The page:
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Police report describes Vagos bikers ambush by Hells Angels in Henderson

Henderson Detention Center
Henderson Police Department via AP

This Henderson Detention Center combination photo, shows suspects from left, Richard John Devries, Russell Smith, center, and Stephen Alo, right, following their arrest and booking on Monday, May 30, 2022, on felony attempted murder, battery and weapon charges in a shooting on a Las Vegas-area freeway. Police say Devries is president of the Las Vegas charter of the Hells Angels motorcycle club and that Smith and Alo are associates of the motorcycle club.

A Memorial Day weekend shooting on a Las Vegas-area freeway was an apparent ambush by Hells Angels members on rival Vagos biker gang members returning from a veterans cemetery ride, according to a police report made public Tuesday.

Richard John Devries, who police identified as the Las Vegas Hells Angels chapter president, and club recruits Russell Smith and Stephen Alo were arrested late Sunday, several hours after the shooting on U.S. 95, according to Henderson police reports.

At least six of the seven people taken to hospitals with wounds or injuries following the midday Sunday gunfire were Vagos members or affiliates, the report said. They were riding motorcycles back to Las Vegas after stops at Hoover Dam and the Southern Nevada Veterans Memorial Cemetery in Boulder City.

A person whom police identified as an anonymous witness provided video showing three men wearing Hells Angels attire riding up to the Vagos group — including one who appeared to have an object in his left hand — before shots were fired.

Police said “multiple” spent bullet casings were found strewn for more than a mile along the freeway.

It was not clear from the police narrative if anyone in the Vagos group fired weapons, or if all the people who were reported injured received gunshot wounds.

Two were hospitalized in critical condition, according to a police statement issued Monday that said a seventh person involved in the shooting arrived at a hospital with injuries that were not considered life-threatening.

Police on Tuesday did not provide an update of the conditions of the injured.

John L. Smith, a contributor for KNPR's State of Nevada, said there wasn't any apparent motive. The two groups have a long history of "not getting along" and "no one gets along with the Hells Angels."

The Nevada chapter of Hells Angels began in 1948, and developed a reputation through the 1960s. 

"They have been found by authorities over the years, of course, associated with everything from drug dealing, and white slavery to narcotic trafficking and the like," John L. Smith said.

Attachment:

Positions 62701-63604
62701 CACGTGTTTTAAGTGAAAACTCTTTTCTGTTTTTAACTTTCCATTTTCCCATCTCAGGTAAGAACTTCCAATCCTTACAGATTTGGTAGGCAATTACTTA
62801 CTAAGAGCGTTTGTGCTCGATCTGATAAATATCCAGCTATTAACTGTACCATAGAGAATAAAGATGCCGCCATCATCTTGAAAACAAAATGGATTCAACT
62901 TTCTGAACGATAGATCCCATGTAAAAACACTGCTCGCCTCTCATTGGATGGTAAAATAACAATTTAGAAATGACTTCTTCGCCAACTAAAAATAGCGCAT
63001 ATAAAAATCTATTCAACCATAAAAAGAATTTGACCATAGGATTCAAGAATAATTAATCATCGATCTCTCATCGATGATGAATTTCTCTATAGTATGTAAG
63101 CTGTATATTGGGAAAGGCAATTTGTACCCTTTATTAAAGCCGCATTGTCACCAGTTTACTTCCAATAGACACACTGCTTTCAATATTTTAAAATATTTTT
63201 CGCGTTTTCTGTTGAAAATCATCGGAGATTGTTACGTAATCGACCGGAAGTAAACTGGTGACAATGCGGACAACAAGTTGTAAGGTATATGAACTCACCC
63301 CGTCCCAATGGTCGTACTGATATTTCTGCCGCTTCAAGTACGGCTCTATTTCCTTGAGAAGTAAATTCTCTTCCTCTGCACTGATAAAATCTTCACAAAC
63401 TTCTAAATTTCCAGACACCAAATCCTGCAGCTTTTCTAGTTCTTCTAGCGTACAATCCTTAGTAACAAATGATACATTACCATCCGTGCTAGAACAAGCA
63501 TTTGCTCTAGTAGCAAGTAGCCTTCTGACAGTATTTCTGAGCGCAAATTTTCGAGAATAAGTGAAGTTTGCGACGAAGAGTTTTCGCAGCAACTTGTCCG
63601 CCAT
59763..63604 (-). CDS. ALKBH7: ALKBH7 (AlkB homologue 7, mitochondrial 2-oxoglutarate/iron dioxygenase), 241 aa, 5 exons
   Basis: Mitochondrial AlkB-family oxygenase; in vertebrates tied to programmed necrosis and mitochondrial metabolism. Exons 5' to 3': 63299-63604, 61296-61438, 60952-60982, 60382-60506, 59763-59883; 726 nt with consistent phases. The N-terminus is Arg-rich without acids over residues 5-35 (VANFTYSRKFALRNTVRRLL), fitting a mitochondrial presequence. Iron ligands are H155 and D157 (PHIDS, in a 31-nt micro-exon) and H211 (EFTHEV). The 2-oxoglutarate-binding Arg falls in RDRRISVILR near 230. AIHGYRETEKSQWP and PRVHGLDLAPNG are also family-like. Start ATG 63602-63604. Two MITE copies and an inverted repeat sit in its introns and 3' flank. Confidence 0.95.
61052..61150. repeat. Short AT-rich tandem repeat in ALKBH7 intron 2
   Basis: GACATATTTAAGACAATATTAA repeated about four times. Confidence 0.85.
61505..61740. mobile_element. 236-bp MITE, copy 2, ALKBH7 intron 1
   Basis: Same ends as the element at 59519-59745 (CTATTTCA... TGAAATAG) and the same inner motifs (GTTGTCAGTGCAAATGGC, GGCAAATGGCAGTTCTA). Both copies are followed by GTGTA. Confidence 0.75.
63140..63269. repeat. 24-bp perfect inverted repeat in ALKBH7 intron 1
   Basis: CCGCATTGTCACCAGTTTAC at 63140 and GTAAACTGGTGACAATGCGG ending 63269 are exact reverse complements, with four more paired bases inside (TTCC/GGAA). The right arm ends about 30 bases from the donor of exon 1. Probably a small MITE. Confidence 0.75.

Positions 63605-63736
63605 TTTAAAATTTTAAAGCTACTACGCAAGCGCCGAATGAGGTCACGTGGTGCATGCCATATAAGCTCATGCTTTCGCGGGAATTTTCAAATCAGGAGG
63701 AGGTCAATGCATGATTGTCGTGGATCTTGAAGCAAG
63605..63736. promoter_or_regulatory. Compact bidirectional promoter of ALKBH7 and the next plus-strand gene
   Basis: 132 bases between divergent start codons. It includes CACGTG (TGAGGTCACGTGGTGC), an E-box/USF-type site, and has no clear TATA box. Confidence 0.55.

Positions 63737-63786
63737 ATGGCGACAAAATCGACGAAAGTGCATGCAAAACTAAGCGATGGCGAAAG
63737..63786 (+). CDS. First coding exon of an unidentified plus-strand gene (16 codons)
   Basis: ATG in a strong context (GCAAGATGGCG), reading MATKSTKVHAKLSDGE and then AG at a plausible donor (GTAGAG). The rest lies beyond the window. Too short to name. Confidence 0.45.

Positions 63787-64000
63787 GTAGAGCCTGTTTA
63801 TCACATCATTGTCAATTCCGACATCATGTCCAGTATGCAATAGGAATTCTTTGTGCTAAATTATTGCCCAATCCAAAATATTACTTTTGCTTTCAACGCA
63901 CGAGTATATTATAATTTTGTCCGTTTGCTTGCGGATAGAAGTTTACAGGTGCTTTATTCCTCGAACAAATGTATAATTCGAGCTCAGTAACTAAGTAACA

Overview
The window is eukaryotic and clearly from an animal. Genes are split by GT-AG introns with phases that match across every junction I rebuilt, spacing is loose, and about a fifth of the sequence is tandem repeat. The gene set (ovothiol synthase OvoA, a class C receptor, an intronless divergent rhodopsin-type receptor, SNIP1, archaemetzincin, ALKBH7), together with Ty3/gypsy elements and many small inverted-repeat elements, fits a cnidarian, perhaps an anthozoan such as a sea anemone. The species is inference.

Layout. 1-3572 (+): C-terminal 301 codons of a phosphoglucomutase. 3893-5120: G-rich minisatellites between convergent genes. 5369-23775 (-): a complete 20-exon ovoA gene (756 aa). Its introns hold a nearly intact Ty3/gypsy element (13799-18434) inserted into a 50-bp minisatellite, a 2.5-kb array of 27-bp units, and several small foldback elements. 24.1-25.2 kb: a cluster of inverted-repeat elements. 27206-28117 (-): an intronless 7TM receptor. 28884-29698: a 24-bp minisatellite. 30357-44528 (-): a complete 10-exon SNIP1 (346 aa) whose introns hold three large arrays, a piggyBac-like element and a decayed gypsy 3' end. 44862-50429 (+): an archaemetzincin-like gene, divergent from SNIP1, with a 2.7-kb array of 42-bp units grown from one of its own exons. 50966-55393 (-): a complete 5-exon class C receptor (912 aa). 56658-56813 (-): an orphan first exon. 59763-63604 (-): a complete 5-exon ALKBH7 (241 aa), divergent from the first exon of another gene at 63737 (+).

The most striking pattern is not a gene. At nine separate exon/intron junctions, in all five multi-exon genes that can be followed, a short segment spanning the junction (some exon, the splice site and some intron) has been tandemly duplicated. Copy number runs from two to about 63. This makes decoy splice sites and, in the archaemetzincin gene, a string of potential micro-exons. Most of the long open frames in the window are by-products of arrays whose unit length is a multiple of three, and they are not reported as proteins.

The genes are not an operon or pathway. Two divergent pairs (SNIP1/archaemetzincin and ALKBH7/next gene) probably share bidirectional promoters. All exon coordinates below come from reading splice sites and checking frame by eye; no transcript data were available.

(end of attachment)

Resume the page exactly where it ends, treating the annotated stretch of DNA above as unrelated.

He called it a lot more of a complicated subculture than what's portrayed in popular culture. 

"This is a group that keeps a Facebook page in Las Vegas. If you look at that page, you'll see barbecues, you'll see socializing, you will see members and associates riding their motorcycles very fast," John L. Smith said. "Now these aren't folks out for a Sunday trot. These are people who like to ride their motorcycles 100 mph. And there aren't a whole lot of folks, despite what you might have experienced on the freeway, who like to ride motorcycles that fast."

Devries, 66; Russell Smith, 46; and Alo, 26, remained jailed on $380,000 bail pending court appearances on multiple attempted murder, conspiracy, battery and weapon charges.

Jail and court records did not immediately reflect court dates or if the men had attorneys who could speak on their behalf. Several attorneys who have represented Hells Angels and Vagos members in criminal cases in Las Vegas in recent years did not immediately respond to messages from The Associated Press.

The freeway remained closed for more five hours during an investigation also involving Las Vegas and Boulder City police and the Nevada Highway Patrol, according to the Henderson police reports.

Police said video obtained Sunday morning at a coffee shop in Boulder City and later from a dashboard camera of a police vehicle on a highway in Boulder City showed Devries, Russell Smith and Alo among “multiple members of the Hells Angels ... prior to the shooting call.”

Cellphone GPS location data put the three men together on U.S. 95 after the shooting, the reports said.

John L. Smith, contributor, State of Nevada

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Kristen DeSilva (she/her) is the audience engagement specialist for Nevada Public Radio. She curates and creates content for, our weekly newsletter and social media for Nevada Public Radio and Desert Companion.